Christopher Nolan slammed Warner Bros for its decision to release its 2021 slate of films simultaneously in theatres and the streaming service HBO Max on the same day and date.
Calling the decision “a real bait and switch”, Nolan told Entertainment Tonight that Warner Bros used “the pandemic as an excuse for sort of grappling for short-term advantage”.
Warner Bros executives had previously told Variety that the decision to make films available to audiences unwilling to step out of their homes and visit theatres because of the coronavirus pandemic is a “temporary solution in response to the ongoing global heath crisis”.
The titles getting the twin-release treatment include potential moneyspinners such as The Matrix 4, Wonder Woman 1984, Dune, Godzilla vs Kong, and The Suicide Squad.
In India, where HBO Max is not yet available, Wonder Woman 1984 will be released in cinemas on December 24.
The Tenet director said that by sending films meant for theatrical releases to HBO Max without consulting their makers, “they being used as a loss-leader for the streaming service – for the fledgling streaming service”. Tenet was released by Warner Bros in theatres, most recently in India on December 4.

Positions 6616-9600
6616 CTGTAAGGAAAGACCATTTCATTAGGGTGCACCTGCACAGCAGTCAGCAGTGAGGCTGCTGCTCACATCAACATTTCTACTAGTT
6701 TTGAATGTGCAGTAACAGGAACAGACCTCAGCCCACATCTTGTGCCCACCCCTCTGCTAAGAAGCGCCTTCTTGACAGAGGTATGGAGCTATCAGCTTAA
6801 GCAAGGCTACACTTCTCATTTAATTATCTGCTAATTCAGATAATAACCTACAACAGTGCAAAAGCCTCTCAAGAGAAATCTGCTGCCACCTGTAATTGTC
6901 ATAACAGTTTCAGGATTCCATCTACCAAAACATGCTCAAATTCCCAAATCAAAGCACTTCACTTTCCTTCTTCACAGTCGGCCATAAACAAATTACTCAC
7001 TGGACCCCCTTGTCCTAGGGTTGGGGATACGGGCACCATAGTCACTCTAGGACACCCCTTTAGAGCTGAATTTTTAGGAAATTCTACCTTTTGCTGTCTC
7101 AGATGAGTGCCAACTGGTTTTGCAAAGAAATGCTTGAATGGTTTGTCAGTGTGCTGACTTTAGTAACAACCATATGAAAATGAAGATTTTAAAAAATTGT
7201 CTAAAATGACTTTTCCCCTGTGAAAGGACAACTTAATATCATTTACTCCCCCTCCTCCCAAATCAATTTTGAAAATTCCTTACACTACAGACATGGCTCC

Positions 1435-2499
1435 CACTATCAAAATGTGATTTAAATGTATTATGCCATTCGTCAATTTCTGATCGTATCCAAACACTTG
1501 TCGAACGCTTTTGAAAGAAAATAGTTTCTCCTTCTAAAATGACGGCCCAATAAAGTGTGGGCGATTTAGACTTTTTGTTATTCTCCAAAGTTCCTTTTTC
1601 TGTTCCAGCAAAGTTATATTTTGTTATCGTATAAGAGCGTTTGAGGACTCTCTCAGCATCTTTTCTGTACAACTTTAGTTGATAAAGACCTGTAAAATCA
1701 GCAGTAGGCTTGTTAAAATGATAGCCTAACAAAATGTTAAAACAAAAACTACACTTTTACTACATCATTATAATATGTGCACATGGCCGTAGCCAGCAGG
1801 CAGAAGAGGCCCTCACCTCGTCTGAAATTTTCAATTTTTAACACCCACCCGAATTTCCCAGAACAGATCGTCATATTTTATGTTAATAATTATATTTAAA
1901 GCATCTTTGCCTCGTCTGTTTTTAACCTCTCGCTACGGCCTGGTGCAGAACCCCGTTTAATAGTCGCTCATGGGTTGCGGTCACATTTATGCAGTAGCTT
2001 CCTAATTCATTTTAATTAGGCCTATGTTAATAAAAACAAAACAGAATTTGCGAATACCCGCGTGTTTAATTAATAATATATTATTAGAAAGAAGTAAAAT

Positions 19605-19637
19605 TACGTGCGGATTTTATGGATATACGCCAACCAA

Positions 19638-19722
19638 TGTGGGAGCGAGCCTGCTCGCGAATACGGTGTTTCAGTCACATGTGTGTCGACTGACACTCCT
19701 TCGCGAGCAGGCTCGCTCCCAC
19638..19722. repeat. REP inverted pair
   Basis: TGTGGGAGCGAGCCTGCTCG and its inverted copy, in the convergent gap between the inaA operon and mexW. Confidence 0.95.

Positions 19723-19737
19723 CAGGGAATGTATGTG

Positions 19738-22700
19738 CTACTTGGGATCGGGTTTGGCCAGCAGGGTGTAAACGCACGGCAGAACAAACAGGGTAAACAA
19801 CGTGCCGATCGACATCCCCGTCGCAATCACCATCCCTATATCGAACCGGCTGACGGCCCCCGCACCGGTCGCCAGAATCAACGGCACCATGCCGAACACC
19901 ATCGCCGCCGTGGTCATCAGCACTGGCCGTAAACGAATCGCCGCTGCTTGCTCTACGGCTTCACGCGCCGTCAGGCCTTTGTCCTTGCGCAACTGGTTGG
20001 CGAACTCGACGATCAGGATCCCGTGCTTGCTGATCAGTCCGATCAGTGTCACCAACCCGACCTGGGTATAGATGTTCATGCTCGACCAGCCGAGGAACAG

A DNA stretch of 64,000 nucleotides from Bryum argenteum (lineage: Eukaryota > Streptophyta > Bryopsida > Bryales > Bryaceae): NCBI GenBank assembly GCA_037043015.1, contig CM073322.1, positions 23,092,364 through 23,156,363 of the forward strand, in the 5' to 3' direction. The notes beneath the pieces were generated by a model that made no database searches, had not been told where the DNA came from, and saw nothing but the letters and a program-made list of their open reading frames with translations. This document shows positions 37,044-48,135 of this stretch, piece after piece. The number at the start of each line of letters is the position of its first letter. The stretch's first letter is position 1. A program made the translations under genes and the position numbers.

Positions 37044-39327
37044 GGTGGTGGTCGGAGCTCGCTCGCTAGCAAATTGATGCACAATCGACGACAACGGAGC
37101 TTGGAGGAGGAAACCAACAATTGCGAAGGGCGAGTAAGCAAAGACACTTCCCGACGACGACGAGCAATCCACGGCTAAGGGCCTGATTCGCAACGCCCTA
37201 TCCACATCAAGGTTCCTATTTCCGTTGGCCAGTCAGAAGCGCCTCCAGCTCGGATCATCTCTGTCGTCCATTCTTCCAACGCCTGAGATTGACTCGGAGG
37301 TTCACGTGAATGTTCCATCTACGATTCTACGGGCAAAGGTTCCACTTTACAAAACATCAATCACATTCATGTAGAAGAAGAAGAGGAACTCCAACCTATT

In a separate interview with The Hollywood Reporter, Nolan doubled down on his criticism. “Some of our industry’s biggest filmmakers and most important movie stars went to bed the night before thinking they were working for the greatest movie studio and woke up to find out they were working for the worst streaming service,” Nolan said.
Nolan and the Hollywood studio go back 18 years, having worked on Insomnia (2002), The Prestige (2006), The Batman trilogy, Inception (2010), Interstellar (2014) and Dunkirk (2017). These films were major money-spinners for Warner Bros, making Nolan one of the leading blockbuster filmmakers of all time. However Tenet, which was released during the pandemic, reportedly made less-than-satisfactory earnings of a little more than $350 million on a $200 million budget.
According to Nolan, Warner Bros’s decision “makes no economic sense, and even the most casual Wall Street investor can see the difference between disruption and dysfunction”.
Other than Nolan, the studio’s creative collaborators and business partners are miffed with the decision and may go to court, according to The Hollywood Reporter.
“Many in Hollywood think WarnerMedia opted for this drastic move to play to streaming-infatuated Wall Street and redo the botched launch of HBO Max, which has netted a dismal 8.6 million ‘activated’ subscribers so far,” the magazine noted. “Industry veterans say Warners is sacrificing the huge profit that comes from selling movies in multiple formats and on multiple platforms around the world”.